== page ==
Wednesday, February 17, 2010

Famous Song, Bad Grammar

All God's Critters Song by Bill Staines Pictures by Kadir Nelson

A new picture songbook from Simon & Schuster that takes us through the choir of animals. There is one phrase that is repeated a few times in the book and it goes like this, "All God's Critters got a place in the choir-some sing low, some sing higher, some sing out loud on the telephone wire, and some just clap their hands, or paws, or anything they got. Now..." After that we learn about which parts the animals sing and how they like to perform their parts. This is a song that has been around for awhile and now we are getting some illustrations to go along with the lyrics.

I am torn about this book. I love the illustrations but the bad grammar is irking me. I feel that children at a young age need to have proper grammar modeled for them, they need to hear things that are worded correctly rather than something that fits into a folk song context. I think this bugs me so much because of my teacher training. It is hard to let that training go and embrace this book for what it is, a cute song that will hopefully teach children about different animals. As I said before the illustrations are wonderful. On every page there are so many little details to discover about each animal. Nelson does a great job of giving the animals personality. The drawings have a cartoon feel without being too far off from what the animal actually looks like. The animals are all very round and as such give them a very friendly feeling. At the end of the book there is the sheet music to the song, so if you can plunk out the tremble on a piano you and your young reader(s) can sing the song. I think in the end I must say that is a good book, despite my reservations about modeling improper grammar to new readers/listeners. I would recommend for children 2-4.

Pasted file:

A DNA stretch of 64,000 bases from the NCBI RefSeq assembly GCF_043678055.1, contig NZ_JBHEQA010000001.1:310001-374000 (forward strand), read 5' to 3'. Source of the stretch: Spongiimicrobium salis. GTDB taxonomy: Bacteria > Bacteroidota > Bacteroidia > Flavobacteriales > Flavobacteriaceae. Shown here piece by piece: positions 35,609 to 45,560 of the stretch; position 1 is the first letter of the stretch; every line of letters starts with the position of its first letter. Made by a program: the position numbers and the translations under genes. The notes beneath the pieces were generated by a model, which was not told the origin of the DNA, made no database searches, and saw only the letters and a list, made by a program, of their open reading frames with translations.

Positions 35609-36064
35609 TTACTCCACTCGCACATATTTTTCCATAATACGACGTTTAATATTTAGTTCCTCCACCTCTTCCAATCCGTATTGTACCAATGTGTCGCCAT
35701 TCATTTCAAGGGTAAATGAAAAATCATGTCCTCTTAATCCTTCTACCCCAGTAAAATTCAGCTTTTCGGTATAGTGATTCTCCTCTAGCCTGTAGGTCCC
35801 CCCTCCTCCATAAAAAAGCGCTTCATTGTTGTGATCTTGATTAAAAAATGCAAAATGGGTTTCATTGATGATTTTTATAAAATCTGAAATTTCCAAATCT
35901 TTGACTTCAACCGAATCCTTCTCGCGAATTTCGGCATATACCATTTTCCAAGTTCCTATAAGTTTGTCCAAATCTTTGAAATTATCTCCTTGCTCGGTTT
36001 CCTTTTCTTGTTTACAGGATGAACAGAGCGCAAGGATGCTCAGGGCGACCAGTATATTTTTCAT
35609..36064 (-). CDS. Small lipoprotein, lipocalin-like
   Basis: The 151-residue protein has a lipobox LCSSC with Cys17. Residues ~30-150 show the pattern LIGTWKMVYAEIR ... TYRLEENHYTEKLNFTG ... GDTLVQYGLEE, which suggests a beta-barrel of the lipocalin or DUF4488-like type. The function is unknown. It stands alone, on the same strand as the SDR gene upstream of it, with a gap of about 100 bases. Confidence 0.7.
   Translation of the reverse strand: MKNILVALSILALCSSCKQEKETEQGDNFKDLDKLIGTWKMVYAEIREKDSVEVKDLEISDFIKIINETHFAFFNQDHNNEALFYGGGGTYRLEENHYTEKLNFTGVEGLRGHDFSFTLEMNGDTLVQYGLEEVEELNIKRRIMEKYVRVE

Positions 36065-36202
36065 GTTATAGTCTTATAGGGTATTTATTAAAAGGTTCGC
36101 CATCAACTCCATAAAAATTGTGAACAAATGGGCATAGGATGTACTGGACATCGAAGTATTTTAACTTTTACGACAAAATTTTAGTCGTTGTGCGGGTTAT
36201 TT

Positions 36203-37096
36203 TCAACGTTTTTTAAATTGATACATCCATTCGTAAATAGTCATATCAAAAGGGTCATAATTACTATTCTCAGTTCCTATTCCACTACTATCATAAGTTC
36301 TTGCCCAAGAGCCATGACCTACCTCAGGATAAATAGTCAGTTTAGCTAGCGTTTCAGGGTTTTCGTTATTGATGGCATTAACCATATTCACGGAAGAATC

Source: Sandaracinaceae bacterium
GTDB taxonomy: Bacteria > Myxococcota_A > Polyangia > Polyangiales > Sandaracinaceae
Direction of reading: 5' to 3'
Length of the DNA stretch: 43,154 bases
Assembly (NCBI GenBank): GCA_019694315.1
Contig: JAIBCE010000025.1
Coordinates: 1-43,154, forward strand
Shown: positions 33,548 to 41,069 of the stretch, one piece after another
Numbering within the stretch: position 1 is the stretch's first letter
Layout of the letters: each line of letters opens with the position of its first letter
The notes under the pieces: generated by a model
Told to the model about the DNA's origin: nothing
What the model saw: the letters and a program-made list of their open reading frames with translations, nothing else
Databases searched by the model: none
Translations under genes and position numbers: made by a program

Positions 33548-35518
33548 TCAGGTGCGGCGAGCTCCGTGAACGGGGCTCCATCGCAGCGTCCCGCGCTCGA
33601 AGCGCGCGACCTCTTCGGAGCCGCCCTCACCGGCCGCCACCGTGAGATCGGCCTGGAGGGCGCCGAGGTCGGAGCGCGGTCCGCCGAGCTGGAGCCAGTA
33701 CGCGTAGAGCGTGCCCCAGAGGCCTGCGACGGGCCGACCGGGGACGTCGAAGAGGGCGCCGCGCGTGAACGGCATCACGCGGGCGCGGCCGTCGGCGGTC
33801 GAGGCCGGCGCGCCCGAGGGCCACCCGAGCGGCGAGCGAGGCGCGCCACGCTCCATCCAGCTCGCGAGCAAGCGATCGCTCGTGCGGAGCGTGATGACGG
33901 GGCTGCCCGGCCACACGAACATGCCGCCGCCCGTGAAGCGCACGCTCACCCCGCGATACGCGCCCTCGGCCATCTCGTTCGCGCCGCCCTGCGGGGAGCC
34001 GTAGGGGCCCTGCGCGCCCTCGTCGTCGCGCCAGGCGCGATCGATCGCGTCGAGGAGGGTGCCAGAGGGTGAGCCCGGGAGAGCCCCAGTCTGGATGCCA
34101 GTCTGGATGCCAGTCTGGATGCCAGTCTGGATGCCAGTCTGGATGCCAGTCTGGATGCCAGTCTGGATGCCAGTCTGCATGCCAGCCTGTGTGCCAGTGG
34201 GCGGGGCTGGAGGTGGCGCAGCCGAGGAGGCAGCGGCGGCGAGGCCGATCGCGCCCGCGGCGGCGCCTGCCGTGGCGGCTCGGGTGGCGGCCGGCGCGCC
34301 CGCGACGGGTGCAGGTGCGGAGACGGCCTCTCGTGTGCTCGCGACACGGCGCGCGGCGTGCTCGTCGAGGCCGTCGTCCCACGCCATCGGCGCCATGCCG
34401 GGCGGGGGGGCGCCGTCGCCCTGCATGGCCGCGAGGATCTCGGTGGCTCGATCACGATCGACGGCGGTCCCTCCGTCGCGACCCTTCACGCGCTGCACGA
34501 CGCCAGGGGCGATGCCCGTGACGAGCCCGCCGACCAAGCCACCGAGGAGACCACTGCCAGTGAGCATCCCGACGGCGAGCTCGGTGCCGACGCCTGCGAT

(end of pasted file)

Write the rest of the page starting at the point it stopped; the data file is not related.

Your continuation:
Tuesday, February 16, 2010

Blood Lust from the Dead

Kate Culhane: A Ghost Story illustrated by Michael Hague

This ghost story is a famous Irish tale that was first recorded in 1892 by an American scholar named Jeremiah Curtain. This is the story Curtain was told when he visited Ireland to record the legend and folklore of that country.

Kate Culhane had a hard life, living in a one room cottage with her mother, but after her mother suddenly dies things get even harder. One night, while putting flowers on her mother's grave, Kate hears a strange voice. The voice commands her to dig up the grave she had stepped on. It felt as though she had no will of her own so Kate digs up the grave and opens the coffin. The dead man inside then commands her to take him to the village. He is very heavy but Kate has no choice and takes him on her back to the village. In the village the dead man wants to go into a home and the only home she can find that does not have holy water in it is the home of a rich merchant. (The same rich merchant who has a handsome son Kate wanted to marry.) Once inside the dead man demands food. Kate can only find some dry oats and brings it to the dead man. Not wanting oats the dead man commands Kate to get a knife and take him upstairs. The dead man then bleeds the merchant's three sons until they are pale as snow. The dead man has Kate make a porridge with the blood and then tells her to eat half. In this Kate deifies him, hiding the oat mixture in her scarf and never taking a bite. Getting worried that it is near dawn the dead man commands Kate to take him back to his grave. He tells Kate where he buried his treasure in a field and how to cure the young men because he thinks Kate will have to share his grave with him. Once at the grave though Kate reveals she did not eat of the oat mixture and just as he tries to pull her into his grave the rooster crows and she is able to slam the coffin shut. She makes her way back to the village to find the merchant and his wife grieving their three sons. Kate asks to marry the oldest and for a field if she can cure them. The merchant agrees and Kate gives each of the boys some of the oat mixture, all three are restored to health. The merchant keeps his promise and Kate and the oldest son are married. After a few weeks Kate has her husband dig in the field she was promised and they find the dead man's treasure. They lived happily ever after, always remembering the poor and keeping holy water in their house at all times.